MIAMI – A federal judge in Miami on Friday criticized prosecutors for an apparent attempt to undercut a court order and take control of a oceanside condo belonging to a former Republican congressman ahead of a high-profile trial connected to a $50 million consulting contract with Venezuela's socialist government.
When David Rivera and an associate were charged last November with money laundering and acting as unregistered foreign agents for President Nicolás Maduro's government, prosecutors obtained a judge’s order freezing several banking and brokerage accounts as well as Florida properties that they said were the product of some $24 million in ill-gotten gains.
Prosecutors also blocked eight more properties belonging to Rivera and his associate in Florida and Georgia that, while unrelated to criminal activity, would likely be seized if the two are found guilty.
This month, in a harshly worded ruling, Magistrate Judge Edwin Torres said that the government had no right to take the “innocent” Florida assets without a conviction. Rather than lift the restraining order, the government then asked the court to reconsider and said that it had since determined that three of the properties — including a condo that Rivera and his wife purchased in 2019 for $301,000 in New Smyrna Beach, Florida — could also be traced to the defendants' alleged lobbying on behalf of Maduro's government.
Judge Darrin Gayles on Friday expressed frustration with the government’s change in strategy.
“This reeks of gamesmanship,” said Gayles, who reversed his own sealed order of a week ago granting prosecutors' request that the real estate properties once again be frozen. “It seems like the government simply filed this because it lost.”
Assistant U.S. Attorney Nalina Sombuntham said prosecutors first learned from investigators that the property could be directly “tainted” by Rivera's consulting work with Venezuela in May or June but didn’t alert the court until July 14 — a week after Magistrate Judge Edwin Torres issued his 23-page order freeing up the properties.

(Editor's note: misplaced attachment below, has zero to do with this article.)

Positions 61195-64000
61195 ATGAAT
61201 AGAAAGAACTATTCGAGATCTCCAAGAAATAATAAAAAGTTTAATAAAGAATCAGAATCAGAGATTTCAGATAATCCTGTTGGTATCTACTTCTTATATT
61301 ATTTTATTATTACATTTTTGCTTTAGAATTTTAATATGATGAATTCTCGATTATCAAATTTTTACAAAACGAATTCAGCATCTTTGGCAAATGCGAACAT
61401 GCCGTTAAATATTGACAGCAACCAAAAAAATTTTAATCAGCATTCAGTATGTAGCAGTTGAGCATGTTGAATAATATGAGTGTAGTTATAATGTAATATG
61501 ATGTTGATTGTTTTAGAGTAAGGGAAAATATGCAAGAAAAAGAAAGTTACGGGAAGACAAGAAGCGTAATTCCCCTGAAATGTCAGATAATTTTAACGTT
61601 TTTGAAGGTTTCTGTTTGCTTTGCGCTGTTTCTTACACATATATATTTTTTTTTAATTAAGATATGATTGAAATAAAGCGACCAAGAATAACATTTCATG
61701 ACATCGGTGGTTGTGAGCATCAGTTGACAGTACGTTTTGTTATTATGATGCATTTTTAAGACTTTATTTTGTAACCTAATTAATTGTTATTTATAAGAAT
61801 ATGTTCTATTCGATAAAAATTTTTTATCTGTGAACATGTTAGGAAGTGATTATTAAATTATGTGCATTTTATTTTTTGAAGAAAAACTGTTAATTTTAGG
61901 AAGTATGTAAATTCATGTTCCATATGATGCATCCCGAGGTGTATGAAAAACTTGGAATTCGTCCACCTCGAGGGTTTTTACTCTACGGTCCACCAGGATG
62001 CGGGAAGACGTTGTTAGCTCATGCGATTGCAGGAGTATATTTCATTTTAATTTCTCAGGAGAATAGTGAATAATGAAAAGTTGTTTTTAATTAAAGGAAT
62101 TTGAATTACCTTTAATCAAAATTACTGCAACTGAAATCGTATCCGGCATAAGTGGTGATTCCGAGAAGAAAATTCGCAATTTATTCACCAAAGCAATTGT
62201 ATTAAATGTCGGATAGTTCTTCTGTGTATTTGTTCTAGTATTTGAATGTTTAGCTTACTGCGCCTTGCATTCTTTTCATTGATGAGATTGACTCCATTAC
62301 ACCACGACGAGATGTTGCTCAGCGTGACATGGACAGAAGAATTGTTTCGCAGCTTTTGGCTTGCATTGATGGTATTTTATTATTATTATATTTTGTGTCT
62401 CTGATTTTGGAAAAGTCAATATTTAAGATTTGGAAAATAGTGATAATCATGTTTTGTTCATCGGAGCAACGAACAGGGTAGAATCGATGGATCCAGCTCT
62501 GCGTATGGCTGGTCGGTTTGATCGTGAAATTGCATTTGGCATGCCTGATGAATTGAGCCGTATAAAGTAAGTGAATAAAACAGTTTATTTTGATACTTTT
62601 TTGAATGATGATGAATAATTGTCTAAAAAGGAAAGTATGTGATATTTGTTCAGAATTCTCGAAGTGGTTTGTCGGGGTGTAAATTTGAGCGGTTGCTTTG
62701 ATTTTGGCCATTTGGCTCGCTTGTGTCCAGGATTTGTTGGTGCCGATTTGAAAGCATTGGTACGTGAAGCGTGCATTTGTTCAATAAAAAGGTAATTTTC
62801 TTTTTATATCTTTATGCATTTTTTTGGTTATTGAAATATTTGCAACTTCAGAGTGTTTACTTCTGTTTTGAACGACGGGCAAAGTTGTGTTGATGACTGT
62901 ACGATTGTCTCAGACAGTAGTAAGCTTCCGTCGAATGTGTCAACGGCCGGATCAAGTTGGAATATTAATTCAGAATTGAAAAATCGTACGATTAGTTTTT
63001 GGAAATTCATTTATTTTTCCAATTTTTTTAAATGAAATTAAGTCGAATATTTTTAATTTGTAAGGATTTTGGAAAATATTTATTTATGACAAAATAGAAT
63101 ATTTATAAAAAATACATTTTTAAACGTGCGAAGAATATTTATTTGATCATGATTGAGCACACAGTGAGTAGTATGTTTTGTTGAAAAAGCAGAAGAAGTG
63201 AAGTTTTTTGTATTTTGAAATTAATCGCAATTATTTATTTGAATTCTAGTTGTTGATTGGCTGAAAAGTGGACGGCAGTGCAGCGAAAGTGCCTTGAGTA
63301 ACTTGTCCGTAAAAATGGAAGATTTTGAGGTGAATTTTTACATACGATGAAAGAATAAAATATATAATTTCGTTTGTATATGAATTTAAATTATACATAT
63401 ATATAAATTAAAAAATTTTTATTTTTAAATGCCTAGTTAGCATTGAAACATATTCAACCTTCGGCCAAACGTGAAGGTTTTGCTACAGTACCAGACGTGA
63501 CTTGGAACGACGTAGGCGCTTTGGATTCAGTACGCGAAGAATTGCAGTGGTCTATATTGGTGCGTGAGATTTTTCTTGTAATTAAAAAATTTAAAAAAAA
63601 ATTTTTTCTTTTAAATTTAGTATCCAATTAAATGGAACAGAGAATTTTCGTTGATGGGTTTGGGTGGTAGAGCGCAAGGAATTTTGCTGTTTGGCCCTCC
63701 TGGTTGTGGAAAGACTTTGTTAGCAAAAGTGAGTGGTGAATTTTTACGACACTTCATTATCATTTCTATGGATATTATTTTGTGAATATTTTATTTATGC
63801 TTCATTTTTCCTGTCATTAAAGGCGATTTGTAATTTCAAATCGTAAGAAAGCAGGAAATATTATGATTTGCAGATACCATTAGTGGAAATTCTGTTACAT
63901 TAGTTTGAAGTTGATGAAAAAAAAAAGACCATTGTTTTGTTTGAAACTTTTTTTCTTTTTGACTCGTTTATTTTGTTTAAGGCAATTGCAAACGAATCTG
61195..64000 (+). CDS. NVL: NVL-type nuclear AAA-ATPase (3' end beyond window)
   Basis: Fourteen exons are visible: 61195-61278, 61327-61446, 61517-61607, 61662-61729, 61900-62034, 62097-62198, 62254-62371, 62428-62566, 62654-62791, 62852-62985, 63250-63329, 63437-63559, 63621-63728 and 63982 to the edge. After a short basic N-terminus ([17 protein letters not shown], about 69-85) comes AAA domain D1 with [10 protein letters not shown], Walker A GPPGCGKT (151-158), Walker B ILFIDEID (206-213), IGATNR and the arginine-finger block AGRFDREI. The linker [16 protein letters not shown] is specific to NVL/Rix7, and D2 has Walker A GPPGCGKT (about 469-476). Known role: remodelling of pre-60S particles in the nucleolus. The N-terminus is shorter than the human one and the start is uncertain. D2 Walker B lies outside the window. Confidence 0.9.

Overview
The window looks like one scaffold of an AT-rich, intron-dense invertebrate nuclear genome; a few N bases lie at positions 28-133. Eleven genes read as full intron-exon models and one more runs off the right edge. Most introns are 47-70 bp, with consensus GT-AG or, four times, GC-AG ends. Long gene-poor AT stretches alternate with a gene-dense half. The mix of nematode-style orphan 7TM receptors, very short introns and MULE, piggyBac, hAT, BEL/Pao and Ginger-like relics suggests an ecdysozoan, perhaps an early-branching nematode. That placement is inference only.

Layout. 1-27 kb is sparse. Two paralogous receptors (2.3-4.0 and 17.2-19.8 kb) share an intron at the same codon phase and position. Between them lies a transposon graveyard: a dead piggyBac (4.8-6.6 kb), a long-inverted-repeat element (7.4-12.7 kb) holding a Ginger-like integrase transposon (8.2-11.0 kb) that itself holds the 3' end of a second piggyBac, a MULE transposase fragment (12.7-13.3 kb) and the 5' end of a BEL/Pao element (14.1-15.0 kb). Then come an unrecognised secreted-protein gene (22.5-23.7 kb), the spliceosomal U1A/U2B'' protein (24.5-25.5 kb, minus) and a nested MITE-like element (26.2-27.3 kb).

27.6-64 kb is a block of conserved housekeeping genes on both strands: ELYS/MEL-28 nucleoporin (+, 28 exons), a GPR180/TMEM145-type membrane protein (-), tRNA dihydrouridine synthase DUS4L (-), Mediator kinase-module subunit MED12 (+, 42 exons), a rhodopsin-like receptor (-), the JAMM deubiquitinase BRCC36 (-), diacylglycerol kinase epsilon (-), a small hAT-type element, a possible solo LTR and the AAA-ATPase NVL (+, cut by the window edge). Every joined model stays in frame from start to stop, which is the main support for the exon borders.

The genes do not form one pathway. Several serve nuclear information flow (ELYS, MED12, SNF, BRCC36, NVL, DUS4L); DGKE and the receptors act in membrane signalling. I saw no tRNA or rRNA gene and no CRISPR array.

Gayles, who is overseeing the criminal case, was unimpressed. “It seems like you’re wasting the court’s time," he said.
Rivera has been marred by scandals stretching back to his days in Congress from 2011 to 2013. He was arrested late last year on an eight-count criminal indictment alleging that at the start of the Trump administration he was part of a conspiracy to lobby on behalf of Venezuela to lower tensions with the U.S., resolve a legal dispute with a U.S. oil company and end U.S. sanctions against the South American nation — all without registering as a foreign agent.
As part of that effort, he arranged meetings in Washington, New York and Dallas for allies of Maduro with U.S. lawmakers and a top aide to former President Donald Trump, according to the indictment. To hide the sensitive nature of his work, prosecutors allege Rivera referred to Maduro in chat messages as the “bus driver,” a congressman as “Sombrero” and millions of dollars as “melons.”
Court records show Rivera’s consulting work was closely coordinated with Raúl Gorrín, a Venezuelan insider and media tycoon who has himself been sanctioned and indicted in the U.S. on money laundering charges. Part of the more than $20 million that Rivera was alleged to have received from Venezuela was used to pay maintenance on one of Gorrin's yachts, according to prosecutors.
Rivera maintains that Gorrín was his attorney in Venezuela and that all of his work was conducted on behalf of PDV USA — a Delaware-based affiliate of Venezuelan-owned Citgo — and didn't require he register as a foreign agent.
The dispute over Rivera's assets has slowed the government's prosecution of the high-profile case. Eight months after being charged, Rivera has yet to be formally arraigned — normally a routine procedural step — because he said he needs access to the disputed assets to pay his attorneys.
Rivera’s attorneys in filings have accused prosecutors of waging a “scorched earth attack” against the south Florida GOP stalwart who once shared an apartment in Tallahassee with now Sen. Marco Rubio when both were state lawmakers.
“They lost, they got caught and they came to this court and it is wrong,” David Oscar Markus, an attorney for Rivera’s co-defendant Esther Nuhfer said.
Rivera was triumphant following Friday’s hearing, accusing the prosecutors of “misconduct.” Judge Gayles was more restrained, making no such finding of wrongdoing even as he questioned prosecutors' actions.
“Today’s decision shows that there are still honorable judges in America who will not tolerate misconduct from dishonest government prosecutors,” Rivera wrote The Associated Press in a text message. “Another victory for truth and justice.”
The U.S. Attorney’s Office in the Southern District of Florida didn't immediately comment.
Joshua Goodman on Twitter: @APJoshGoodman